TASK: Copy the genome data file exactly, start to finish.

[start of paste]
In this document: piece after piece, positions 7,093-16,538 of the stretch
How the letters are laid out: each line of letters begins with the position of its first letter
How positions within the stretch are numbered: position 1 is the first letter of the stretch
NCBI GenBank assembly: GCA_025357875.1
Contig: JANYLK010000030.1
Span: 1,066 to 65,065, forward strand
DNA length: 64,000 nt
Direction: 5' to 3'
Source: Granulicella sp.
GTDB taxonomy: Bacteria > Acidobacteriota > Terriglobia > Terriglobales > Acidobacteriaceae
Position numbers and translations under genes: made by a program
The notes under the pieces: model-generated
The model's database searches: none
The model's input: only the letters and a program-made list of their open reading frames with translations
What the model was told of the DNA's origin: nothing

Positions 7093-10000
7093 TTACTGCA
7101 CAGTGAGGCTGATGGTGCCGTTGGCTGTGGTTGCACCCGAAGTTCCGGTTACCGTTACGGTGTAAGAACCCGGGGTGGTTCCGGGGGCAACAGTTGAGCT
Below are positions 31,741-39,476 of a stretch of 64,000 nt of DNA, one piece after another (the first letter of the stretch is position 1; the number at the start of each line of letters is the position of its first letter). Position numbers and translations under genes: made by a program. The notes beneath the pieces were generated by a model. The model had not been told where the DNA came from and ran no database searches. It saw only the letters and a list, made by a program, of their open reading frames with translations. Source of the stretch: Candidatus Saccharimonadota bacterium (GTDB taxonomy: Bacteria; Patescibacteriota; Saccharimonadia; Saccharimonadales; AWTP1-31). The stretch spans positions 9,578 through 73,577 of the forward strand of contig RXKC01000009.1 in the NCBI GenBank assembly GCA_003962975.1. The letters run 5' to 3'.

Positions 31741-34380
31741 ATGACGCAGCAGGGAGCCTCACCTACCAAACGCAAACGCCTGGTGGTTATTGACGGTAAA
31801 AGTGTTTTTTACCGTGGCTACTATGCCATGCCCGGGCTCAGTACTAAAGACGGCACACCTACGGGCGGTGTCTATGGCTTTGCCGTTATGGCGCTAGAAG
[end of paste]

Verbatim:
In this document: piece after piece, positions 7,093-16,538 of the stretch
How the letters are laid out: each line of letters begins with the position of its first letter
How positions within the stretch are numbered: position 1 is the first letter of the stretch
NCBI GenBank assembly: GCA_025357875.1
Contig: JANYLK010000030.1
Span: 1,066 to 65,065, forward strand
DNA length: 64,000 nt
Direction: 5' to 3'
Source: Granulicella sp.
GTDB taxonomy: Bacteria > Acidobacteriota > Terriglobia > Terriglobales > Acidobacteriaceae
Position numbers and translations under genes: made by a program
The notes under the pieces: model-generated
The model's database searches: none
The model's input: only the letters and a program-made list of their open reading frames with translations
What the model was told of the DNA's origin: nothing

Positions 7093-10000
7093 TTACTGCA
7101 CAGTGAGGCTGATGGTGCCGTTGGCTGTGGTTGCACCCGAAGTTCCGGTTACCGTTACGGTGTAAGAACCCGGGGTGGTTCCGGGGGCAACAGTTGAGCT
Below are positions 31,741-39,476 of a stretch of 64,000 nt of DNA, one piece after another (the first letter of the stretch is position 1; the number at the start of each line of letters is the position of its first letter). Position numbers and translations under genes: made by a program. The notes beneath the pieces were generated by a model. The model had not been told where the DNA came from and ran no database searches. It saw only the letters and a list, made by a program, of their open reading frames with translations. Source of the stretch: Candidatus Saccharimonadota bacterium (GTDB taxonomy: Bacteria; Patescibacteriota; Saccharimonadia; Saccharimonadales; AWTP1-31). The stretch spans positions 9,578 through 73,577 of the forward strand of contig RXKC01000009.1 in the NCBI GenBank assembly GCA_003962975.1. The letters run 5' to 3'.

Positions 31741-34380
31741 ATGACGCAGCAGGGAGCCTCACCTACCAAACGCAAACGCCTGGTGGTTATTGACGGTAAA
31801 AGTGTTTTTTACCGTGGCTACTATGCCATGCCCGGGCTCAGTACTAAAGACGGCACACCTACGGGCGGTGTCTATGGCTTTGCCGTTATGGCGCTAGAAG